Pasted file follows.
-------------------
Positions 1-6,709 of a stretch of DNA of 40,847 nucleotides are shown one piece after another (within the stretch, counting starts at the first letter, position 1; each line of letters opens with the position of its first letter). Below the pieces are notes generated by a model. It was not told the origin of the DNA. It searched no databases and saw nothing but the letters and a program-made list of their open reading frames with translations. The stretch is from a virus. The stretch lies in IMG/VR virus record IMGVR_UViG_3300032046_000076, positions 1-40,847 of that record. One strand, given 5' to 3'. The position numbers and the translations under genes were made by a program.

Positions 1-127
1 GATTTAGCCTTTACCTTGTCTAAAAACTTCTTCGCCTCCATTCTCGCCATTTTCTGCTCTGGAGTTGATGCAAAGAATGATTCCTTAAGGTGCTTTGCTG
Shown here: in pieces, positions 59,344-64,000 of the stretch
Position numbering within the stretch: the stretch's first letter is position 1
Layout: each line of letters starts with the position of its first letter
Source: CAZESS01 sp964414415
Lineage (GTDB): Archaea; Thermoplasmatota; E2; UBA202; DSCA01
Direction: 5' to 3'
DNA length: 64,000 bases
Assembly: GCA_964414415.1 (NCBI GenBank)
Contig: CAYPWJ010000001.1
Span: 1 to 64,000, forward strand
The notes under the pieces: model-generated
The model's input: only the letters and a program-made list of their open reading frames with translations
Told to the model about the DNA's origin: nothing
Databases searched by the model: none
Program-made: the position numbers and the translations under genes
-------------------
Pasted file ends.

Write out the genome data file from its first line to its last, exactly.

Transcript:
Positions 1-6,709 of a stretch of DNA of 40,847 nucleotides are shown one piece after another (within the stretch, counting starts at the first letter, position 1; each line of letters opens with the position of its first letter). Below the pieces are notes generated by a model. It was not told the origin of the DNA. It searched no databases and saw nothing but the letters and a program-made list of their open reading frames with translations. The stretch is from a virus. The stretch lies in IMG/VR virus record IMGVR_UViG_3300032046_000076, positions 1-40,847 of that record. One strand, given 5' to 3'. The position numbers and the translations under genes were made by a program.

Positions 1-127
1 GATTTAGCCTTTACCTTGTCTAAAAACTTCTTCGCCTCCATTCTCGCCATTTTCTGCTCTGGAGTTGATGCAAAGAATGATTCCTTAAGGTGCTTTGCTG
Shown here: in pieces, positions 59,344-64,000 of the stretch
Position numbering within the stretch: the stretch's first letter is position 1
Layout: each line of letters starts with the position of its first letter
Source: CAZESS01 sp964414415
Lineage (GTDB): Archaea; Thermoplasmatota; E2; UBA202; DSCA01
Direction: 5' to 3'
DNA length: 64,000 bases
Assembly: GCA_964414415.1 (NCBI GenBank)
Contig: CAYPWJ010000001.1
Span: 1 to 64,000, forward strand
The notes under the pieces: model-generated
The model's input: only the letters and a program-made list of their open reading frames with translations
Told to the model about the DNA's origin: nothing
Databases searched by the model: none
Program-made: the position numbers and the translations under genes